Featuring: Bambi Francisco, noted columnist with Dow Jones MarketWatch, is the author of their popular Net Sense column. Her recently published article on the "Transparent Society" became the inspiration for this interview.
Alan Chapell, CIPP, is president of Chapell and Associates, a research and consulting firm that helps online and technology companies increase the transparency of their business practices. Alan is known for his work in the establishment of best practice standards for privacy and responsible marketing and today is recognized as a leading writer and frequent speaker on topics such as privacy permissions management, click fraud and behavioral targeting. Alan assumes the role of moderator.
Alan: In your article, "The Transparent Society" you commented on the increased willingness of many consumers to share what once was viewed as private information. Please provide an overview of that article and share what you believe are some of the benefits of giving up one's privacy.
Bambi: The column is about the willingness of society to be transparent or less private and that it's a conscious choice we make. I will discuss later how I came up with that conclusion but let me just say that society chooses to be more transparent because of the added benefits. One, we allow services to store information from our computers as cookies which track our activity, allow us to not sign in and not have to reregister for the website knows who we are.
Two, we give up information about who we are; our interests, hobbies, networks on community sites offering the benefit of meeting like-minded people and growing your network. You receive some recognition, or possibly not, or you can help others. And, three, we give up information about what we have purchased on many sites and the benefit is that these services begin to learn our likes and dislikes and make recommendations toward our future purchases. So, we do give up a lot for a lot of benefit.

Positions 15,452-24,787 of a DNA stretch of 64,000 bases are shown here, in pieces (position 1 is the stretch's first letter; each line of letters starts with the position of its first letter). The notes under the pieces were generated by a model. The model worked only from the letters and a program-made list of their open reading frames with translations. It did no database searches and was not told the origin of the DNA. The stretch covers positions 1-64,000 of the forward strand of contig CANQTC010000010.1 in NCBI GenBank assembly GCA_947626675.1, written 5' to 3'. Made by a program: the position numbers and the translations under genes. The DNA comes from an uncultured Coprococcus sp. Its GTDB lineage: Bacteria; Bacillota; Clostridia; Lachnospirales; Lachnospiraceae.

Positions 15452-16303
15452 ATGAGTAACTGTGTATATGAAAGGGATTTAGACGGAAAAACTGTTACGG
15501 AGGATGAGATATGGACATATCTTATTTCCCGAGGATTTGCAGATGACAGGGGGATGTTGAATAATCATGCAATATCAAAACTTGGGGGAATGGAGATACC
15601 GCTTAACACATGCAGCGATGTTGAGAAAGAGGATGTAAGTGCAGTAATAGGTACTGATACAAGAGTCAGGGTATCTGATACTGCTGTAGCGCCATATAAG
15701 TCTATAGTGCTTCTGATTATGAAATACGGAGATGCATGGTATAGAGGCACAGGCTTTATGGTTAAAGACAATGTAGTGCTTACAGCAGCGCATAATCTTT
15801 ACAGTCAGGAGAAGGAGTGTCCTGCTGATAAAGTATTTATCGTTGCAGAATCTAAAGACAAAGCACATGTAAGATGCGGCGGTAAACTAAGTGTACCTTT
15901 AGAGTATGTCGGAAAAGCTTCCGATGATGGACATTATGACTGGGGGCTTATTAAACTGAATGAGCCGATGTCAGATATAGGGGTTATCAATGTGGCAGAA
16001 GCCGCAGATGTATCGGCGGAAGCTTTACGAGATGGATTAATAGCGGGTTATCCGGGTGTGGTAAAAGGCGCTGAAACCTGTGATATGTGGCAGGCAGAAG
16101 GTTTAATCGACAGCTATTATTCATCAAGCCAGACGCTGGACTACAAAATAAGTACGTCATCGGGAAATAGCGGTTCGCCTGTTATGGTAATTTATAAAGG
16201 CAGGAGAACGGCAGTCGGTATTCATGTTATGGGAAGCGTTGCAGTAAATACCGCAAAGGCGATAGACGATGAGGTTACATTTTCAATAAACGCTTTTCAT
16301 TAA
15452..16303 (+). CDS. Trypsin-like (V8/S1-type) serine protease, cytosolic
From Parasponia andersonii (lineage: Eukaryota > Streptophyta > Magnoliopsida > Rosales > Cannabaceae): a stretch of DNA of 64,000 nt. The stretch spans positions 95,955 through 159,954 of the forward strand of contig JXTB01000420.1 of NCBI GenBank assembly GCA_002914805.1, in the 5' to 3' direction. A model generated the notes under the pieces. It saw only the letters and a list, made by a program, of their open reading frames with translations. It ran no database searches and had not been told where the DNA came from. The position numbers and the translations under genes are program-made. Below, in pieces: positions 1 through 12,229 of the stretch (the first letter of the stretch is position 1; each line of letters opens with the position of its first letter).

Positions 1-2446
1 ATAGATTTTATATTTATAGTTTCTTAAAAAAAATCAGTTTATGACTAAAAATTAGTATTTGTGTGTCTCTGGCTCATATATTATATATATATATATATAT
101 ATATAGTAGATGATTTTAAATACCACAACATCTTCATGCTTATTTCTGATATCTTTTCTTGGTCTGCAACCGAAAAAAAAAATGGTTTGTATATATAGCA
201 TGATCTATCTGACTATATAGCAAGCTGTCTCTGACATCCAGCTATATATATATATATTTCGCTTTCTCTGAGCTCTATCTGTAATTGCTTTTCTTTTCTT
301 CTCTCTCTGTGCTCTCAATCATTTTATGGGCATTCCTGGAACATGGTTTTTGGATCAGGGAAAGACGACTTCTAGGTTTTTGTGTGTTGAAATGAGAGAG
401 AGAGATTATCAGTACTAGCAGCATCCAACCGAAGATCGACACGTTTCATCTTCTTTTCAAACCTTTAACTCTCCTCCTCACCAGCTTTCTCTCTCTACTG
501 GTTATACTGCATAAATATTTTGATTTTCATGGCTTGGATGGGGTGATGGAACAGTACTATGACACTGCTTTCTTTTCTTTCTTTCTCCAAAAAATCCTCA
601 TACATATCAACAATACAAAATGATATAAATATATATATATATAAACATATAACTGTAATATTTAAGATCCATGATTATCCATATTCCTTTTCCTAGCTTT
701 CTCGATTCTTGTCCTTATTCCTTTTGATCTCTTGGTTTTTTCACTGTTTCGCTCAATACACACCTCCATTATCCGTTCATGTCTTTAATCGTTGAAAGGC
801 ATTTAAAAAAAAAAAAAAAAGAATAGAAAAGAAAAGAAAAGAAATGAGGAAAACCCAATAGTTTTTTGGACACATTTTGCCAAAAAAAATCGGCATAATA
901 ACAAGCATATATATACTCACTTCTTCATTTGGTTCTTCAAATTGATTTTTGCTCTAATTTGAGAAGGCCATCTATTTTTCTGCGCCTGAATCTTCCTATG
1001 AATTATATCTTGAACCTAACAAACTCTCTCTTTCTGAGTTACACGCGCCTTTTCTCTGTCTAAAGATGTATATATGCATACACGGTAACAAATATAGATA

Alan: When you talk about giving up your information I wonder if that is always a conscious decision made by consumers. When you talk about cookies, how many consumers really actively understand or know that cookies are being used on them? Maybe another example would be Facebook or the social networking sites. How many consumers really understand what the implications of providing that kind of information are?
Bambi: I would say a number of people in the mainstream may have heard about cookies, but have no idea that you can actually disable cookies on your computer. I think when you talk about the consumers on Facebook, you are talking about a very different group of consumers. They are pretty savvy. They have probably been on computers since they were in elementary school, so I think they have a better sense of what is online and what cookies are, and they probably clean out their computers every week if not every month. I just talked to four college students, around 20/21 years old, and they had just a created a new company. I asked, "How did you create that?" They said, "Well, we just used our parents' money and we had a server laying around." And, I said, "You had a server laying around?" (I didn't have a server laying around when I was in college.) Again, you are talking about mainstream and then you are talking about the new generation or the younger generation. I think the younger generation probably pays a little bit more attention or is a little bit more cognizant about stuff on their computer that is tracking what they are doing.